After returning from the war in Iraq I became increasingly aware with how the printed media in America is portraying our military’s actions in Iraq and Afghanistan, especially the inconsistency of what I remember and what is being depicted in the news. Untitled Media Images explores how the civilian population of the United States experience war through mediated media. The original source images are taken from major printed media outlets such as the New York Times, LA Times, USA Today, etc.
Through the exploration of thousands of images from the war, I came to the understanding; the media was printing three distinct archetypical images. After two years of research I have yet to find an image that doesn’t fit into these categories: The first image titled “Benign Intervention” shows U.S. and coalition forces interacting with locals or in empty spaces normally occupied by locals. The gestures of the coalition soldier are not aggressive, but instead defensive or casual. The second image “Abstracted Explosion” shows how the war is being fought by the US and coalition forces, this image creates great distances between the viewer and the death that would normally be associated with this type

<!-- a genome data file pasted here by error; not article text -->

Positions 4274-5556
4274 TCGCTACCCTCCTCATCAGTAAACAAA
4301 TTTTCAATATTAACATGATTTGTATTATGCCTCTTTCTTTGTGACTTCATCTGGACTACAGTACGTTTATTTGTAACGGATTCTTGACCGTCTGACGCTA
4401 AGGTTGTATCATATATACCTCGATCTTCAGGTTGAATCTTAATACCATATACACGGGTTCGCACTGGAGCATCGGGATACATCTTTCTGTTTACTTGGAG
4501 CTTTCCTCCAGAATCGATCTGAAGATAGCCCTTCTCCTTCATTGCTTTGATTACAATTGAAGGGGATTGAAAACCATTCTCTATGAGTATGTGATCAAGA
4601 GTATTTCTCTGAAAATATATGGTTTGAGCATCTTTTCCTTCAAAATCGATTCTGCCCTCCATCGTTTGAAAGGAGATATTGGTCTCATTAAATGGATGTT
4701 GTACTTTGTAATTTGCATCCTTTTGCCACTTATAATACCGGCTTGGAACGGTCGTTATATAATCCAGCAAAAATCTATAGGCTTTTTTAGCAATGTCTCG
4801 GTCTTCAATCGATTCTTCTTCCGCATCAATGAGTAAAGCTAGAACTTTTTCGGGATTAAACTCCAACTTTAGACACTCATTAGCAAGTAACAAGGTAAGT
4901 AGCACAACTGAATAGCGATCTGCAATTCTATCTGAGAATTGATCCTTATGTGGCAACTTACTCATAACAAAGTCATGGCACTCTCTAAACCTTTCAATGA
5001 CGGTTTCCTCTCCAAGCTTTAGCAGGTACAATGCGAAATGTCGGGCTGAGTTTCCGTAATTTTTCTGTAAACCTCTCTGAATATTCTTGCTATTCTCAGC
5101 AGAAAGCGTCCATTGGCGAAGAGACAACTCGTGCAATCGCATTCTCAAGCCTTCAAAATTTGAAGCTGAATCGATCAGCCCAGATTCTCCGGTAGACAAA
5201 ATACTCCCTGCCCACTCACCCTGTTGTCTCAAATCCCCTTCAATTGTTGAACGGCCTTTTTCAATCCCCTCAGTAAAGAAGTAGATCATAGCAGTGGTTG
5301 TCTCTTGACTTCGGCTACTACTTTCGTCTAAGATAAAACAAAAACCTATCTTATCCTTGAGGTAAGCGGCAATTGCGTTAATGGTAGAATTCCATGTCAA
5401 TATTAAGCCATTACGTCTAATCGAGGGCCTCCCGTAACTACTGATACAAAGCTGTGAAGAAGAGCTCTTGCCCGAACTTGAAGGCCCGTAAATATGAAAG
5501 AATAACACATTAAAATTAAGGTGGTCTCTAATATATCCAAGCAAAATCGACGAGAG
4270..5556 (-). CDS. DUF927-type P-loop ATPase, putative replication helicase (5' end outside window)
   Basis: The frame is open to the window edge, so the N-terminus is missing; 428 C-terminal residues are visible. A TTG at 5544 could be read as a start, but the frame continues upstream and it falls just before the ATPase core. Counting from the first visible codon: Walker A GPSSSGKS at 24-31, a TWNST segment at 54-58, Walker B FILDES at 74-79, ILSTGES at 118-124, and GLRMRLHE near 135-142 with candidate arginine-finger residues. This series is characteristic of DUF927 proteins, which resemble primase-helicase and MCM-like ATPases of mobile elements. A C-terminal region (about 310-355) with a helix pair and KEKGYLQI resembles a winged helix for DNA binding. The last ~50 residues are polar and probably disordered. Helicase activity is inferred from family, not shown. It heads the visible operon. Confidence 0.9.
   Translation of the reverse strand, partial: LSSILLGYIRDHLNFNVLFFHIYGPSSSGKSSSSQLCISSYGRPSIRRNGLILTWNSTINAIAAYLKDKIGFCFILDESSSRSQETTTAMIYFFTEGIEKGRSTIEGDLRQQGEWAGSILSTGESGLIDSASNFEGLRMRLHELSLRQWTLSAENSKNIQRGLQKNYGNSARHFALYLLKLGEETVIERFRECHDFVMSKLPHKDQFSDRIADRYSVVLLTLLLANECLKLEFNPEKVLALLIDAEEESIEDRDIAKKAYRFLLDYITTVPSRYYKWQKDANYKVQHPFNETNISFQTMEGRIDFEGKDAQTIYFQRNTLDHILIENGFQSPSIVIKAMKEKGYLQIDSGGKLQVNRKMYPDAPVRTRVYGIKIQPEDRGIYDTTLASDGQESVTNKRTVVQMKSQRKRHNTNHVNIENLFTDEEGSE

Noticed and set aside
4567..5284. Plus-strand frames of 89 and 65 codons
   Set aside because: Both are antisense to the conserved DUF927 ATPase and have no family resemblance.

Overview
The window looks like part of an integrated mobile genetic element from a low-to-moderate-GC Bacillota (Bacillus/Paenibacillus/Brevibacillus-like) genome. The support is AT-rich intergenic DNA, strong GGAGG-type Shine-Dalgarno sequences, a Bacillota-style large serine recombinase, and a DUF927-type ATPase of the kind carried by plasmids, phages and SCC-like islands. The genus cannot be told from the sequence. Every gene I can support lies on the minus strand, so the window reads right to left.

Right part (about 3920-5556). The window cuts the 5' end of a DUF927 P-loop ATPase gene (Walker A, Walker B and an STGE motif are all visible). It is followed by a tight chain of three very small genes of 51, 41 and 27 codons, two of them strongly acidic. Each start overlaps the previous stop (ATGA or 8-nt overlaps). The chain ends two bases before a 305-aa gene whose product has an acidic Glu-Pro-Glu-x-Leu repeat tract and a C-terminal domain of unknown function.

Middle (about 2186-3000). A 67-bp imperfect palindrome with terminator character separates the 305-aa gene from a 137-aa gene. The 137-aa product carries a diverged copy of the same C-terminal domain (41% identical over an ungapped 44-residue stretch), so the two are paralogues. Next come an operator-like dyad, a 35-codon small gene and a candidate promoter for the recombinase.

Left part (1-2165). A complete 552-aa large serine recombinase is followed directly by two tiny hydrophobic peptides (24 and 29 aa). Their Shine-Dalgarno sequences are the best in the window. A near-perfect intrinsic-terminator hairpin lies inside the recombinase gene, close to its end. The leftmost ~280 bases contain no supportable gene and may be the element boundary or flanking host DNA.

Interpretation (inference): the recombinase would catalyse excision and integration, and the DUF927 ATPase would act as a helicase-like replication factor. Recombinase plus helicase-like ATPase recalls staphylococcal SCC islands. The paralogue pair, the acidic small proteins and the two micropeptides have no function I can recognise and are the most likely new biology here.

of arsenal use. Typically denoted are buildings already exploded, pictured from a couple hundred yards distance. The third image “The Sacrifice,” shows the tragic loss of life. Only Afghan’s/Iraqi’s are illustrated in these sacrifices and almost always inflicted by other local nationals. The sacrifices are presented in a sustainable and acceptable quantity.
Pasted onto the walls these images will be subject to removal with the audiences assistance. Participants can use fingernails, coins, or other objects in there possession to scrape the images off of the walls. The essence of these photographs cannot be removed from the walls and our memories, although the clarity of reality is constantly being degraded and in flux. Remnants of the images will lay on the floor as they are left by the participants.